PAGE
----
DIY is always cheaper
When you’re working to a tighter budget, it’s temping to think that DIY is the answer to all of your problems, whether it’s doing your own bouquets, making your own stationery suite or creating your own favours. But, price things out and you may discover that by the time you factor in raw materials, timing and expertise, the DIY route may end up costing more than you would spend with a professional. That’s not to say it can’t provide lovely, and cost-effective results, just that it’s worth considering a limit on how many projects you tackle at home.
You must spend a certain amount on your wedding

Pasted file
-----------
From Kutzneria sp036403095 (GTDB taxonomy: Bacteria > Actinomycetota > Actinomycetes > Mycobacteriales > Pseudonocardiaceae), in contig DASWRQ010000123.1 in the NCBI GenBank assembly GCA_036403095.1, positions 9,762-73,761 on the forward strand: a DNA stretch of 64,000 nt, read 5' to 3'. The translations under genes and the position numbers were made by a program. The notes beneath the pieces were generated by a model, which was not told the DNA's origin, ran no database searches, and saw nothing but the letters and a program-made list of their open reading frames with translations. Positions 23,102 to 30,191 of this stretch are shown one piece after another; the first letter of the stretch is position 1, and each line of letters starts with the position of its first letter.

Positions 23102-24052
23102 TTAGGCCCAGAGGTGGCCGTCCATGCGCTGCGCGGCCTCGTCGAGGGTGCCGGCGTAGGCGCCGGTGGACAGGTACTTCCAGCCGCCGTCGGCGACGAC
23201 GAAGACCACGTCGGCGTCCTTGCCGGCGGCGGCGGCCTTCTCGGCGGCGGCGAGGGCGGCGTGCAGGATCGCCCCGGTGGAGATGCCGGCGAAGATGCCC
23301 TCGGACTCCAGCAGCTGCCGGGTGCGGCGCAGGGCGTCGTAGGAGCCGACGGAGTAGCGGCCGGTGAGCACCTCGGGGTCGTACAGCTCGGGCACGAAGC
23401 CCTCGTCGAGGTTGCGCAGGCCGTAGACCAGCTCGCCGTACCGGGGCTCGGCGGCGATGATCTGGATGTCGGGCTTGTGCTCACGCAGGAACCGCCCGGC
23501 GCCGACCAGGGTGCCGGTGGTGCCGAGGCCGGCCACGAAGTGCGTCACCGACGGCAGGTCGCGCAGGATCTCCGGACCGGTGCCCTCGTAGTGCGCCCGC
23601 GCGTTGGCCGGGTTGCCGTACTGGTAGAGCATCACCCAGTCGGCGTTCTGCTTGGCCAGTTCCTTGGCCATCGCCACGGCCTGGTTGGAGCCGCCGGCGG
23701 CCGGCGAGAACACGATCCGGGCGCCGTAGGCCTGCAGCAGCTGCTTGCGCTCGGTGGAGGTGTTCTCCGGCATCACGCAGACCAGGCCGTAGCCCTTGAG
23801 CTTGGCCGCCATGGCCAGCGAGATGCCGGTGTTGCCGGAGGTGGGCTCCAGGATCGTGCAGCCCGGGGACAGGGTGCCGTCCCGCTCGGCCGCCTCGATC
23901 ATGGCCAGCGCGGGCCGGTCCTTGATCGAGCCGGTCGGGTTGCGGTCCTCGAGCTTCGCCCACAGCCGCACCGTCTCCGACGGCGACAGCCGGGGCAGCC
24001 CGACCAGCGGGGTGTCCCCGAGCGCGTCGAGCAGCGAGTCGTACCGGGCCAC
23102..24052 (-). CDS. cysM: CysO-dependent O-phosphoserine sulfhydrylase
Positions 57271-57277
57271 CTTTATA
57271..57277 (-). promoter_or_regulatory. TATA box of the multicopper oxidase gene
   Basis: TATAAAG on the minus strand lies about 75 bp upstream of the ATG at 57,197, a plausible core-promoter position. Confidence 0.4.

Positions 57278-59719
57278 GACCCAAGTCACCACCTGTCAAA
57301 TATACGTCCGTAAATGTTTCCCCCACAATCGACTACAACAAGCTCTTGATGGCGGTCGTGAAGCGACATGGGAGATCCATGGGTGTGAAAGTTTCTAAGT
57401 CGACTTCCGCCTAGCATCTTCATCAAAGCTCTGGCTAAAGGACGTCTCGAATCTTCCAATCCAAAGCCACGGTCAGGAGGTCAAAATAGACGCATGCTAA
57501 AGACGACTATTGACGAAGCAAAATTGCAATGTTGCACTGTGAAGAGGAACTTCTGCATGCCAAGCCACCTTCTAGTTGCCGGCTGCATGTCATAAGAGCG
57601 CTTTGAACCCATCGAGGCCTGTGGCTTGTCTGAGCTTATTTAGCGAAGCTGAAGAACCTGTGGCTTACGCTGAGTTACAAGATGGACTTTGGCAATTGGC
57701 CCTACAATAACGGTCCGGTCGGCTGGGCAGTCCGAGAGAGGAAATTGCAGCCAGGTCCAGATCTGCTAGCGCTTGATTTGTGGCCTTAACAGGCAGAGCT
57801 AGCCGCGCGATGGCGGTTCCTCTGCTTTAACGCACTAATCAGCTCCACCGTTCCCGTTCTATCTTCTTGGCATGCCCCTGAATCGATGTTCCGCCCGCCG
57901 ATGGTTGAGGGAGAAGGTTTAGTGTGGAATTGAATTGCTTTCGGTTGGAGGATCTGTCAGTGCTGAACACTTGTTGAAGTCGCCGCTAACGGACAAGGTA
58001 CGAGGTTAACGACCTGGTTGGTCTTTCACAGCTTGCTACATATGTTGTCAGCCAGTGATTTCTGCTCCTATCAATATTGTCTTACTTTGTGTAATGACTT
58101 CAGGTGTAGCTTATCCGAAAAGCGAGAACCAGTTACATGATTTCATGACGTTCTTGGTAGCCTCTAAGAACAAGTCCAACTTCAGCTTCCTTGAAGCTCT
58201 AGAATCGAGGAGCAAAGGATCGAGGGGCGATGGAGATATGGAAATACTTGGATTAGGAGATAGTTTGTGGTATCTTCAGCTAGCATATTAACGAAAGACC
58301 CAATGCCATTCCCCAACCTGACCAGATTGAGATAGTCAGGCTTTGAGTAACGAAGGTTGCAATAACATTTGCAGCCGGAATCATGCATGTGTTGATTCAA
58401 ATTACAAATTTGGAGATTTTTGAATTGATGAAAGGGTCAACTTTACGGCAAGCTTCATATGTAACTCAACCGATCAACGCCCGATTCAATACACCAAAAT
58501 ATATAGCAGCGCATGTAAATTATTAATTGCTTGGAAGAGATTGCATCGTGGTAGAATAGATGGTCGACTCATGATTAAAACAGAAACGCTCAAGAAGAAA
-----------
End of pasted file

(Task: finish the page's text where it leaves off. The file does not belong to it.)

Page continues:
The average cost of a wedding is about $30,000 – and it’s worth every penny to those couples who want, or can afford, that much cash. But that doesn’t mean you are obliged to spend exactly that amount, nor, frankly, does it mean you can’t spend more if you so wish! Technically – and legally, all you need to get married is a qualified celebrant and some witnesses, as well as you and your spouse-to-be, of course. Anything above that is a nice-to-have, but not legally necessary.
At the end of the day, it’s your big day and you should spend as little or as much as you want.